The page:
Remember finger-painting? The glory of using your hands and that wet, gooey paint to smudge all over a piece of paper. The streaks of bright blue paint on your cheek you?d bring home from school. The way the soap turned orange when the paint under your nails came out as you washed up.

I can still remember how the wet paint smelled. And how at the end of kindergarten I?d be pretty well covered in paint and glue and little pieces of construction paper stuck to my shoes.

Then I learned to draw. And I learned about composition, and the color wheel. I was taught how to use perspective to bring depth to my work, and how to use shadows to create a lifelike feeling. I was pretty good at some point in my life. But as time went on, I drifted away from drawing and painting. The price I paid was a big decline in my eye to canvas translation. I couldn?t capture images as well as I used to, and so the joy of painting disappeared for me.

Over the last couple of years, I?ve tried very hard to break out of my compulsive need to draw accurately. I wanted to see what I could do just with colors and design. Alas, old habits die hard. I?d get frustrated and I let the perfect become the enemy of the good.

Until last Friday, when my old friend and colleague Gay Groomes invited me to her foothill home to try monoprinting. Monoprinting, which I knew nothing about, consists of inking or painting a panel of glass, and then running the plate, covered by paper, through a hand-cranked press. The color transfers to the paper, but the pressure of the press and the different consistencies mean that your images don?t show up exactly as you intended. Then you can take the glass plate and add color, textures, shapes, and rerun the print through the press again. Sometimes the results are wonderful. Often the results are just plain dreadful.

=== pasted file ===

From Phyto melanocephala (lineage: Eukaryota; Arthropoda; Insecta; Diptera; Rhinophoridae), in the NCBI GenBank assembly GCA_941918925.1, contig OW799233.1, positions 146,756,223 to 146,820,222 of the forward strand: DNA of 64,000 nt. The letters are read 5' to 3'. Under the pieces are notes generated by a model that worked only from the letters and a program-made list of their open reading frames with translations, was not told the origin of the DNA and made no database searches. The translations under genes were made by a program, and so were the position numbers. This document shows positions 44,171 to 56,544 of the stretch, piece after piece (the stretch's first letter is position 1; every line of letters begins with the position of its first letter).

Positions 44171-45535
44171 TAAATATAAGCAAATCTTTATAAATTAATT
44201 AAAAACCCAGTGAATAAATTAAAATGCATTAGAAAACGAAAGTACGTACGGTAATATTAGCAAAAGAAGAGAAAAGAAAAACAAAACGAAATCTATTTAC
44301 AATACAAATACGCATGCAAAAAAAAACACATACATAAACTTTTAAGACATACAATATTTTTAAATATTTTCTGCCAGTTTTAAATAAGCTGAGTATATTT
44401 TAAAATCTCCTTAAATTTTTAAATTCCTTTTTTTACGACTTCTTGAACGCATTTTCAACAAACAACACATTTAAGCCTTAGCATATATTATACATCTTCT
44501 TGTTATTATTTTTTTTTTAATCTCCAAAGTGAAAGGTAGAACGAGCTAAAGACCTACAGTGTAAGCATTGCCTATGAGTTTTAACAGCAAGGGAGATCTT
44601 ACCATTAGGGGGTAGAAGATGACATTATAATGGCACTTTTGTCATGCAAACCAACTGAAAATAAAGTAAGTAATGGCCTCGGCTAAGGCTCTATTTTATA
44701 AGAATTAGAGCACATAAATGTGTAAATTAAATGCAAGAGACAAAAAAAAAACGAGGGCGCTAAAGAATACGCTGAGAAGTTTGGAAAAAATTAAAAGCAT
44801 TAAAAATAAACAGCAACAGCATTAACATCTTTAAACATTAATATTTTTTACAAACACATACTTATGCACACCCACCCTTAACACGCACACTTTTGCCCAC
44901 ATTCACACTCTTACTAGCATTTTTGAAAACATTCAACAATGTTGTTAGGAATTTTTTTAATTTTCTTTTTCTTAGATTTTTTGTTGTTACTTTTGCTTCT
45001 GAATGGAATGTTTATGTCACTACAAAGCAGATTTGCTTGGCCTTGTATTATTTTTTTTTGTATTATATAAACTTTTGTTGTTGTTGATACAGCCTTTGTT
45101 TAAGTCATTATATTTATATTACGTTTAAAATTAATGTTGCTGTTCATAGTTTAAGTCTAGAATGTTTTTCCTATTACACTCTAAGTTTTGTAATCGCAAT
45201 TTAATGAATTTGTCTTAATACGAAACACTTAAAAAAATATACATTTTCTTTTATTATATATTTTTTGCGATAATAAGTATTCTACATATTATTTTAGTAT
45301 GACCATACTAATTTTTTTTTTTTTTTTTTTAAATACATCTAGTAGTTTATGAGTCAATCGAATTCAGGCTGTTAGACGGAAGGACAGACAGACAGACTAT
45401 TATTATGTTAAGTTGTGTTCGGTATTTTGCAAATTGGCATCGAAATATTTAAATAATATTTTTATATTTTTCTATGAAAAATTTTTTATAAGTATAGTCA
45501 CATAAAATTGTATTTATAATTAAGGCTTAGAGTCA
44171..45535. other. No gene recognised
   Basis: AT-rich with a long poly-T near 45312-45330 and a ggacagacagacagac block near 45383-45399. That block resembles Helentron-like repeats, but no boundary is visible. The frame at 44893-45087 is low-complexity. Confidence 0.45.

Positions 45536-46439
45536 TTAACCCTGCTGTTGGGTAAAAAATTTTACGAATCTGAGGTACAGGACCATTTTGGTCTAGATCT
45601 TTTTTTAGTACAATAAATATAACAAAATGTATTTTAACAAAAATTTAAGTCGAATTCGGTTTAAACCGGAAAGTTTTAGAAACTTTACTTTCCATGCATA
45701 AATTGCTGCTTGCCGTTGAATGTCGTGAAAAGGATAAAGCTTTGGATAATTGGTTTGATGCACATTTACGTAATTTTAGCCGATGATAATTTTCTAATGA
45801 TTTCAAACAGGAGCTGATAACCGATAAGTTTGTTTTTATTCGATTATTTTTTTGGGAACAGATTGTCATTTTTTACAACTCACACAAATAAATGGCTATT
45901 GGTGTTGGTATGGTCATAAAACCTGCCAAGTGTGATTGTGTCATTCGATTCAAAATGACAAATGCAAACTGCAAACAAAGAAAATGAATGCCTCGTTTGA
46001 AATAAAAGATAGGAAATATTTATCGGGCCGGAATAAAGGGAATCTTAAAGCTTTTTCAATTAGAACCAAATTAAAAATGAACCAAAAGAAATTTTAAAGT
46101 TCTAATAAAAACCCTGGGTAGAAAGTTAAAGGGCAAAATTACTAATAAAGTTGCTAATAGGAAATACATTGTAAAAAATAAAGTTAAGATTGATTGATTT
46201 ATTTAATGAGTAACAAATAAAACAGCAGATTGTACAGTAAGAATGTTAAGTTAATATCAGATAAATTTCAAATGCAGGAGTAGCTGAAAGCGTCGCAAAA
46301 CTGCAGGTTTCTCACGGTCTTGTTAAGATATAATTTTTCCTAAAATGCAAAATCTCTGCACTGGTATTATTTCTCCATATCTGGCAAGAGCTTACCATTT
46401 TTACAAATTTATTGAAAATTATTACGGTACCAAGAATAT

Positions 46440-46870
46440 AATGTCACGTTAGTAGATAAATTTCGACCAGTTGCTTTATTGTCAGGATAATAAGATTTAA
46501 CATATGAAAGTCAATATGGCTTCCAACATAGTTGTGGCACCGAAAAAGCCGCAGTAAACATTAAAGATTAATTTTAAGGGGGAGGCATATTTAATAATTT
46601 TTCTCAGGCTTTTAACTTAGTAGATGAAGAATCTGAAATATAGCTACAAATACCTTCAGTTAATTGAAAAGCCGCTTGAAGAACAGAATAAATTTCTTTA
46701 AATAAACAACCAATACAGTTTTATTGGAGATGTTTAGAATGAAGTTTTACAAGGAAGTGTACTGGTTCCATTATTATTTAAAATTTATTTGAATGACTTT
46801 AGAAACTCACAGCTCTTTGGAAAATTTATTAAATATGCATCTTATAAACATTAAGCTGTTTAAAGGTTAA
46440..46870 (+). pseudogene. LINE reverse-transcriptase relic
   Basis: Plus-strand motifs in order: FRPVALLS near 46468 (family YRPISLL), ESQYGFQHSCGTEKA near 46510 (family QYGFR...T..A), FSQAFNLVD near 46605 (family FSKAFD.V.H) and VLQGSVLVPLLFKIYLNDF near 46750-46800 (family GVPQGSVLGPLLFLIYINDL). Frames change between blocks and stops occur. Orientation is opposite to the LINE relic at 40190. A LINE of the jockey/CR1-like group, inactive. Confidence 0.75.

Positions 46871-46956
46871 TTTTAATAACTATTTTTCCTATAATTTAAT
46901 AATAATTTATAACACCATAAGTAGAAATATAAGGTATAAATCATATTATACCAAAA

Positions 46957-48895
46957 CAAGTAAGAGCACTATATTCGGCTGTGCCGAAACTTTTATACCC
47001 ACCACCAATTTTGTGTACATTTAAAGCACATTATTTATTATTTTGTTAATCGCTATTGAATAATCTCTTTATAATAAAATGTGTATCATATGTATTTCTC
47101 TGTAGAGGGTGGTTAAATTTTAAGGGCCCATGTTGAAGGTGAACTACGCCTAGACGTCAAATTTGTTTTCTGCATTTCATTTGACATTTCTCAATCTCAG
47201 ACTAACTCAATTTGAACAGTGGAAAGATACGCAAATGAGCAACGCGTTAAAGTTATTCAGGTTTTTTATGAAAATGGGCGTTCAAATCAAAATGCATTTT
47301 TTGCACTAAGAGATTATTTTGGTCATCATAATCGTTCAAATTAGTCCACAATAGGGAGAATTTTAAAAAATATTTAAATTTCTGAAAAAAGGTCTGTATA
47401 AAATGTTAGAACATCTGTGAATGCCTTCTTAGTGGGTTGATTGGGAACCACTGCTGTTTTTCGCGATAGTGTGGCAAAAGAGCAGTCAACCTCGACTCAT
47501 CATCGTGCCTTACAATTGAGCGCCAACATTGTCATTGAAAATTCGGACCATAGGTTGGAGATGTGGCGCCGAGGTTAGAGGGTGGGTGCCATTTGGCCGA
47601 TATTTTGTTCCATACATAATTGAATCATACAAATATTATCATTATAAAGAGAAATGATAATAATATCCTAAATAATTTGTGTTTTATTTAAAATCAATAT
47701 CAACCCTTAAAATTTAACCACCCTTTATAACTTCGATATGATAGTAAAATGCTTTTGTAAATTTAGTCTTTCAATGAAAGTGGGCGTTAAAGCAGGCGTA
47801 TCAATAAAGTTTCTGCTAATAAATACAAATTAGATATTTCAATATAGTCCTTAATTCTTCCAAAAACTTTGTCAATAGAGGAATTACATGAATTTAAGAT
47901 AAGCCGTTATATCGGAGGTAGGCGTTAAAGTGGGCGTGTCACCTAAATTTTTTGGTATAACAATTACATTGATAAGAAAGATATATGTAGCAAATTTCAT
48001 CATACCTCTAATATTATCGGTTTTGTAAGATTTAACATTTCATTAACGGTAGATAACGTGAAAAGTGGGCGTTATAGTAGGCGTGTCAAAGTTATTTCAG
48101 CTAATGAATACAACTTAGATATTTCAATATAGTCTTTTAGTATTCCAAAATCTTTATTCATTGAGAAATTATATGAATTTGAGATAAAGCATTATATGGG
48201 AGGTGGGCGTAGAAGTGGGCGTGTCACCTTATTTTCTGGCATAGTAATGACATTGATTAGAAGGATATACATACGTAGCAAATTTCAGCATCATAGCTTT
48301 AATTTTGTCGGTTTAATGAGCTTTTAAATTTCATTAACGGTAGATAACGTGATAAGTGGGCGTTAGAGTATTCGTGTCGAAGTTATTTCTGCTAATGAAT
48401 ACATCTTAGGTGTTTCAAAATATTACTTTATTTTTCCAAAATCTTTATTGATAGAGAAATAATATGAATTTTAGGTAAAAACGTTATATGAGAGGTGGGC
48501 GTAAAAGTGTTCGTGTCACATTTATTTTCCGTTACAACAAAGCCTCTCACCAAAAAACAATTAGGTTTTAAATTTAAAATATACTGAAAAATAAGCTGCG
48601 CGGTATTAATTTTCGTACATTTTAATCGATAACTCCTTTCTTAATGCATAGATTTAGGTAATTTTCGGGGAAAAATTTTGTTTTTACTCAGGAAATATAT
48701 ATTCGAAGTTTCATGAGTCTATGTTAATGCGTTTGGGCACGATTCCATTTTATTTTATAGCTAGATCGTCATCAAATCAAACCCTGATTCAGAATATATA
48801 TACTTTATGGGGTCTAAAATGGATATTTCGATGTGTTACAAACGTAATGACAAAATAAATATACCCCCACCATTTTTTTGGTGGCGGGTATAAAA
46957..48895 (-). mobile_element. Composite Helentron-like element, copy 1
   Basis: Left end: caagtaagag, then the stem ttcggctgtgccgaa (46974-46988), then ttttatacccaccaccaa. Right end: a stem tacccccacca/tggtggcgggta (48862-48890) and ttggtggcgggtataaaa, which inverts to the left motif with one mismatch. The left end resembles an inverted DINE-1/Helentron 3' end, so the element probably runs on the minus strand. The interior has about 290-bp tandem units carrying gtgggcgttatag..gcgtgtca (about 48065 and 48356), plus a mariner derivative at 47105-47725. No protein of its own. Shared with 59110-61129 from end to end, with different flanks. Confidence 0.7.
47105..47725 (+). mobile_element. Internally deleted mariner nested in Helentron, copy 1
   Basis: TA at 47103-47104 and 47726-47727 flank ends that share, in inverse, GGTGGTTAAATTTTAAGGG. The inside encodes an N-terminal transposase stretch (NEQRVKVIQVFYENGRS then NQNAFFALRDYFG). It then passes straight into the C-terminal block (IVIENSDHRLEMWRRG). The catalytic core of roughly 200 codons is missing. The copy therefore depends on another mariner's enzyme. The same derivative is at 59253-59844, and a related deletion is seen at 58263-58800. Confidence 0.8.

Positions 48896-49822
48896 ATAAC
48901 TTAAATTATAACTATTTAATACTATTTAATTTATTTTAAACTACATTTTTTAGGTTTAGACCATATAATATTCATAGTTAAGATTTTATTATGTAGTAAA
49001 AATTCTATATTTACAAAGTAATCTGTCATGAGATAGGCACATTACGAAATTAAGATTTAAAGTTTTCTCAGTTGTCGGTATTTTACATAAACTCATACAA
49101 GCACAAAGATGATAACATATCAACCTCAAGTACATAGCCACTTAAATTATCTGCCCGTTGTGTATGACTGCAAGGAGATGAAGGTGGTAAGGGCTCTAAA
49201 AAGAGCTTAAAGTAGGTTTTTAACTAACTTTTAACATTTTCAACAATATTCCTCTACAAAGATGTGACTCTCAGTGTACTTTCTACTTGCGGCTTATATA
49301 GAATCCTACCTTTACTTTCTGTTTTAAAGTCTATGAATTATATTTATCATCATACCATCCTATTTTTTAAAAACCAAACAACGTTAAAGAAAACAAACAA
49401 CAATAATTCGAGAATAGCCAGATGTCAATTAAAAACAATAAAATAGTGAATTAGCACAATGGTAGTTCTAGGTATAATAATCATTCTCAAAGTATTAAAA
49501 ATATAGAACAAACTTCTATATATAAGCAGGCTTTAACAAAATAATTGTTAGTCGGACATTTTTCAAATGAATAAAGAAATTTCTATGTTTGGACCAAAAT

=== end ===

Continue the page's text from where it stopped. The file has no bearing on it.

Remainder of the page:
But to me it was freeing. It released me from my obsession with perfection and brought back the playfulness that I?ve missed so much.

In three hours I completed three plates and left one with more work to do. My first effort was surprisingly good ? until I ran the print through the press once more to add to the print, and ended up destroying it. My second effort was hilarious. It looked like part of a tie-dye t-shirt. (I must have been channeling Woodstock!)

I felt a little better about the next print and really had fun with the last:




While these efforts are amateurish and nothing I'm particularly proud of, I can feel good about how much I learned ? that staying in the same environment means creating the same results. That is, by giving myself a sketch pad, a set of oils and a canvas I was making it too easy to stay in my comfort zone and too hard to try something very, very different. By throwing myself into a completely new experience, I discovered new ways to create, freed myself from perfection, and had a wonderful time.

And of course, I got to go home with streaks of blue paint on my cheek and orange paint under my nails. Glory be!




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